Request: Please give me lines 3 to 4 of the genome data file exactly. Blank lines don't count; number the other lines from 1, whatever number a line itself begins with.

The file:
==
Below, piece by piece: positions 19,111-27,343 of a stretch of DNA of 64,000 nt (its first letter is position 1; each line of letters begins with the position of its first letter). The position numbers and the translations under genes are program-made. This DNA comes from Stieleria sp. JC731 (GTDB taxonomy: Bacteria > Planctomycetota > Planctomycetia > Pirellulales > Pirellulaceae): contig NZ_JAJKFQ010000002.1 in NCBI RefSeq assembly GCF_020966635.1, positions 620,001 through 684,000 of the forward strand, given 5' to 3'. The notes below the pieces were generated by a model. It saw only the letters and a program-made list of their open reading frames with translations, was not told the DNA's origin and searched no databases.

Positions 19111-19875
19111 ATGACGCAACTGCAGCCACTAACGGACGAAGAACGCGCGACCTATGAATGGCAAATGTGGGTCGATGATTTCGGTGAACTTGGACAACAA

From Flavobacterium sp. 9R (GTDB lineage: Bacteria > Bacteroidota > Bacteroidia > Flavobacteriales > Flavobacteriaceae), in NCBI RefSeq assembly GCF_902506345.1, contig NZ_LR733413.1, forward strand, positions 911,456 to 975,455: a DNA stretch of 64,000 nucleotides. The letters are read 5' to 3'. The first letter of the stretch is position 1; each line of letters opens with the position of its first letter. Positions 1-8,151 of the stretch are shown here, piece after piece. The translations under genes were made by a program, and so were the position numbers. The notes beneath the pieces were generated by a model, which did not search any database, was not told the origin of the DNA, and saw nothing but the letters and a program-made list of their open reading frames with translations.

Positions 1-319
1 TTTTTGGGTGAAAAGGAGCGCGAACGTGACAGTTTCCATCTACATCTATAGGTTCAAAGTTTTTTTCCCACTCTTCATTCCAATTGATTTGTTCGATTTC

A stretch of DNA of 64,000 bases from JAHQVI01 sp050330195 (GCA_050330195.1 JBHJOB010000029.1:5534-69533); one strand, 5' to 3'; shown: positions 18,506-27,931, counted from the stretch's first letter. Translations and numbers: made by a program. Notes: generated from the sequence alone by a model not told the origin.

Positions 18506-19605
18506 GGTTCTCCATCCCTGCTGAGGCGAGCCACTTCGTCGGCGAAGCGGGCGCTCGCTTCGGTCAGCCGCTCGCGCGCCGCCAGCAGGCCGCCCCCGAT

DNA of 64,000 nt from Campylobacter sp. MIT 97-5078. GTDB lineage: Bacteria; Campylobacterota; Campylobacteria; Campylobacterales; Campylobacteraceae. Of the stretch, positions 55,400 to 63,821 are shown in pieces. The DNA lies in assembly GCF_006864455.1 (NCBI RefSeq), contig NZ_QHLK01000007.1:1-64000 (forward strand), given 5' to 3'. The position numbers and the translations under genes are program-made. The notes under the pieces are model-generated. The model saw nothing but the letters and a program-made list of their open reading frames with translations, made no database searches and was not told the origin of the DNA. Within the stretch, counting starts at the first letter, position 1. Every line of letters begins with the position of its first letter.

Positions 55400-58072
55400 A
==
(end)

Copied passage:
19111 ATGACGCAACTGCAGCCACTAACGGACGAAGAACGCGCGACCTATGAATGGCAAATGTGGGTCGATGATTTCGGTGAACTTGGACAACAA

From Flavobacterium sp. 9R (GTDB lineage: Bacteria > Bacteroidota > Bacteroidia > Flavobacteriales > Flavobacteriaceae), in NCBI RefSeq assembly GCF_902506345.1, contig NZ_LR733413.1, forward strand, positions 911,456 to 975,455: a DNA stretch of 64,000 nucleotides. The letters are read 5' to 3'. The first letter of the stretch is position 1; each line of letters opens with the position of its first letter. Positions 1-8,151 of the stretch are shown here, piece after piece. The translations under genes were made by a program, and so were the position numbers. The notes beneath the pieces were generated by a model, which did not search any database, was not told the origin of the DNA, and saw nothing but the letters and a program-made list of their open reading frames with translations.